How Honda Plans to Reduce Emissions by 50% in the Coming Years

Source: Honda

When green car enthusiasts think of Honda, their first thought might be, “The automaker without an electric vehicle?”

Indeed, Honda has no EV in production (and barely has a plug-in hybrid available) but has a plan to reduce its total greenhouse gas (GHG) emissions by 50% in the coming decades. While announcing the latest steps in its Green Path plan, the automaker is planning to make its leap in sustainability without new plug-in models appearing until 2018.

According to a company statement, these huge sustainability upgrades will come mainly through improvements in the design and production process where Honda has trailed world automakers in the past. (In a study of the greenest car companies released in 2015, Honda placed 10th.) An investment of $210 million in the company’s Marysville plant will lead to an 18% reduction in emissions and 66% reduction in volatile organic compounds in the painting process.

An installation of solar panels at a Connecticut facility will deliver more sustainable operations there as well. Furthermore, Honda is expanding the company’s Green Dealer program that rewards dealerships that run more efficient operations. These steps will piggyback on other initiatives in the production and delivery process that Honda hopes will reduce its life-cycle emissions 50% by 2050 using 2000 levels as the baseline.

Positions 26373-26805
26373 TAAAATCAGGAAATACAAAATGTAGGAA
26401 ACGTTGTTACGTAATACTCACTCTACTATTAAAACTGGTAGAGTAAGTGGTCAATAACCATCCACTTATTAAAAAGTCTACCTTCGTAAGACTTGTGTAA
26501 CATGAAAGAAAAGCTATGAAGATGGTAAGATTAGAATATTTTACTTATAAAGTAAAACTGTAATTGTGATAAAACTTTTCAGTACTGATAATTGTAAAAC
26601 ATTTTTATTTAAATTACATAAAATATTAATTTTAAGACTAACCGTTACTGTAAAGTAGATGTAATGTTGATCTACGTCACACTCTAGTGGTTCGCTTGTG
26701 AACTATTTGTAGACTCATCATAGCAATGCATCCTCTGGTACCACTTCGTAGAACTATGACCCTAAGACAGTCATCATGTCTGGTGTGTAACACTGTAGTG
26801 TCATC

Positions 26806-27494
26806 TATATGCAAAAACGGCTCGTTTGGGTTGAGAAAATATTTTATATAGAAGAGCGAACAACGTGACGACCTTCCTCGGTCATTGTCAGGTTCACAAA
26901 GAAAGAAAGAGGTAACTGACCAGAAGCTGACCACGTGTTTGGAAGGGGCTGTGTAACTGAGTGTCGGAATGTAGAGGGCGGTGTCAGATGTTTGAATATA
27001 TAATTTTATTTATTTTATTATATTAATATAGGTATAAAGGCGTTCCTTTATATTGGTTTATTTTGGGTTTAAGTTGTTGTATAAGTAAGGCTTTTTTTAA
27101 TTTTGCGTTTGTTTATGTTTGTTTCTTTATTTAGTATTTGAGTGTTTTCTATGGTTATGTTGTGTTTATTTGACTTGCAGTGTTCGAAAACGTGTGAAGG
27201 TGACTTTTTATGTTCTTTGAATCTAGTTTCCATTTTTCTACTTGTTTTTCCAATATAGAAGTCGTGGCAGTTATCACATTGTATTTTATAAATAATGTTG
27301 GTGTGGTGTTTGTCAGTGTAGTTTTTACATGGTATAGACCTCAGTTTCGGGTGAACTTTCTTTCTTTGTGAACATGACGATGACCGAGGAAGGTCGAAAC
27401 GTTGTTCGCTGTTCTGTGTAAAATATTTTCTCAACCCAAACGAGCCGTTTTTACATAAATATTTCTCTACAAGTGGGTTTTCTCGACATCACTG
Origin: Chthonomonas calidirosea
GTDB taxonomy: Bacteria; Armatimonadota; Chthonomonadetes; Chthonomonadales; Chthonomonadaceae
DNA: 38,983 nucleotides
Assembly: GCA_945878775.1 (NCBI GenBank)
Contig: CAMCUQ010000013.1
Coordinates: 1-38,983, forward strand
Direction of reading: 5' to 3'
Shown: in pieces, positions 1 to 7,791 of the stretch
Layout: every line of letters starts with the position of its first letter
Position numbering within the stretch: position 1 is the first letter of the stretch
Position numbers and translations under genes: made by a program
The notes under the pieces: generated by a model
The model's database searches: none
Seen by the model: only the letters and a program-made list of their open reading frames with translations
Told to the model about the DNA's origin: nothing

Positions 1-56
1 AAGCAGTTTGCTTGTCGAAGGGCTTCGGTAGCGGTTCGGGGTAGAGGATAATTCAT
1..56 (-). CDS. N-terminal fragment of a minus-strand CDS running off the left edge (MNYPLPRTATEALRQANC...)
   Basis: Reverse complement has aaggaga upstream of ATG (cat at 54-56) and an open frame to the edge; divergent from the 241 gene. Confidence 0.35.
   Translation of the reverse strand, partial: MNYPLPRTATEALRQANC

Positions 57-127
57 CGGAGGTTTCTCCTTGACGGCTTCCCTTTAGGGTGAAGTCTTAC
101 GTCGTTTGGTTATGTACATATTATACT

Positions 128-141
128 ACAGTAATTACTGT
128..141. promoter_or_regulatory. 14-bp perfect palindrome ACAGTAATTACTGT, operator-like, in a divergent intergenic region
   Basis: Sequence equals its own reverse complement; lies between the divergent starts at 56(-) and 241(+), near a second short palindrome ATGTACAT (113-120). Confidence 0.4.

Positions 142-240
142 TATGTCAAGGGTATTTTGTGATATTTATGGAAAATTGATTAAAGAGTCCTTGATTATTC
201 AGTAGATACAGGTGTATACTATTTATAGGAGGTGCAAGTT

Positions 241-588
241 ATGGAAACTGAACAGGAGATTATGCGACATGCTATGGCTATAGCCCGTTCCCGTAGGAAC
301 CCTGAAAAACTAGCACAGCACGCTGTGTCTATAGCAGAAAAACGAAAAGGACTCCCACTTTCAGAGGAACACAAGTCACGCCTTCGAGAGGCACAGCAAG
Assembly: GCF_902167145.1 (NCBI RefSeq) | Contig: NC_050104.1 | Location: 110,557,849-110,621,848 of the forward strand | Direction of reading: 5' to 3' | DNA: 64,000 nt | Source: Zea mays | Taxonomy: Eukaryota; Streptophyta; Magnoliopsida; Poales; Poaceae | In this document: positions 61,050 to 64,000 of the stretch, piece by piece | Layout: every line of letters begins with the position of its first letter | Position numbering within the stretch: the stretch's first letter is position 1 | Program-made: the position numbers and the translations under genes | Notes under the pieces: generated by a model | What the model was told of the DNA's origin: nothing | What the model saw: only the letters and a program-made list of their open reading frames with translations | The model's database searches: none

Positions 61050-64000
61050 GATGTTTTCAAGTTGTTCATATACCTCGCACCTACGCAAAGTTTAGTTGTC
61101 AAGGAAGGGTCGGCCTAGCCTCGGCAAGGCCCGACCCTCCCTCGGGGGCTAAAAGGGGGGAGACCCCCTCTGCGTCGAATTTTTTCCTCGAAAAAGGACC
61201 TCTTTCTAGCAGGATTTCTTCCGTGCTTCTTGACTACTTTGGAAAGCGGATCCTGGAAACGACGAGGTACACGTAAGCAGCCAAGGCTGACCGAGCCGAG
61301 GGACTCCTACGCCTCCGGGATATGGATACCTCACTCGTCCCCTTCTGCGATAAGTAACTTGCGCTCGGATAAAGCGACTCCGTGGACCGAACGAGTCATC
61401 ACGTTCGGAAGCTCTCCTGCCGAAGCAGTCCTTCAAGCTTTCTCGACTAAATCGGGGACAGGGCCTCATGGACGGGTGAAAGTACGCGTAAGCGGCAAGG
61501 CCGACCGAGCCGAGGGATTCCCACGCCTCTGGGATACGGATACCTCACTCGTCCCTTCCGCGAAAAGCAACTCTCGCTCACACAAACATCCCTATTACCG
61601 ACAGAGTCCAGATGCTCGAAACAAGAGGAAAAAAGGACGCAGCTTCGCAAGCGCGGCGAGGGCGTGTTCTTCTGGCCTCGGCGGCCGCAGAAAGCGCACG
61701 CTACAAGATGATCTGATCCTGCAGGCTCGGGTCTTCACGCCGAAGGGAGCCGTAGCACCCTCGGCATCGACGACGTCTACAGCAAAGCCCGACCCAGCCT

Nonetheless, skepticism about the automaker’s sustainability efforts are likely to continue until Honda produces an electric vehicle for sale in the U.S. and other markets. (The Honda Fit EV, which ended production in 2014 after a total run of 1,100 units, was available only through leases.) Currently, the car maker can boast of some used Fit EVs via pre-owned lease and the pricey Accord plug-in hybrid on the electric vehicle front.

Nonetheless, Honda has remained one of the companies with the most fuel-efficient lineup.

Source: Honda

As recently as 2013, Honda was second only to Mazda (a much smaller company) in terms of fuel economy, which proves efficiency across the board is a credible approach to the green car business. In a release announcing the company’s latest Green Path initiatives, company representatives took up the subject.

“We work every day on these issues [i.e., fuel economy],” said Ryan Harty, head of Honda’s Environmental Business Development Office. “But there’s much more automakers can do beyond fuel efficiency to reduce our environmental impact by adopting energy efficiency and renewable energy throughout our operations.”

One of the company’s tricks come in vehicle shipments. Rather than sending vehicles to destinations by truck, Honda uses trains for 80% of its deliveries, which cut emissions by over 60%. The automaker also boasts its vehicles are 90% recyclable while a fraction of 1% of its production materials ends up in landfills.

So would consumers like a new electric vehicle from one of the most respected automakers in America? Absolutely, but there are other ways for a car company to go green while its future plug-in models are in development. For now, Honda is seeing if its fuel cell vehicles can deliver on the emissions-free side of the equation. Otherwise, it will deliver a more sustainable operation from the design and production processes.

[Editor’s note 09/28/15: Due to an error on the writer’s part, the original version of this article stated Honda has no electric vehicle on sale or in development. The automaker promises a new EV by 2018.]

[Update 09/28/15: Details on the Honda Fit EV were added.]

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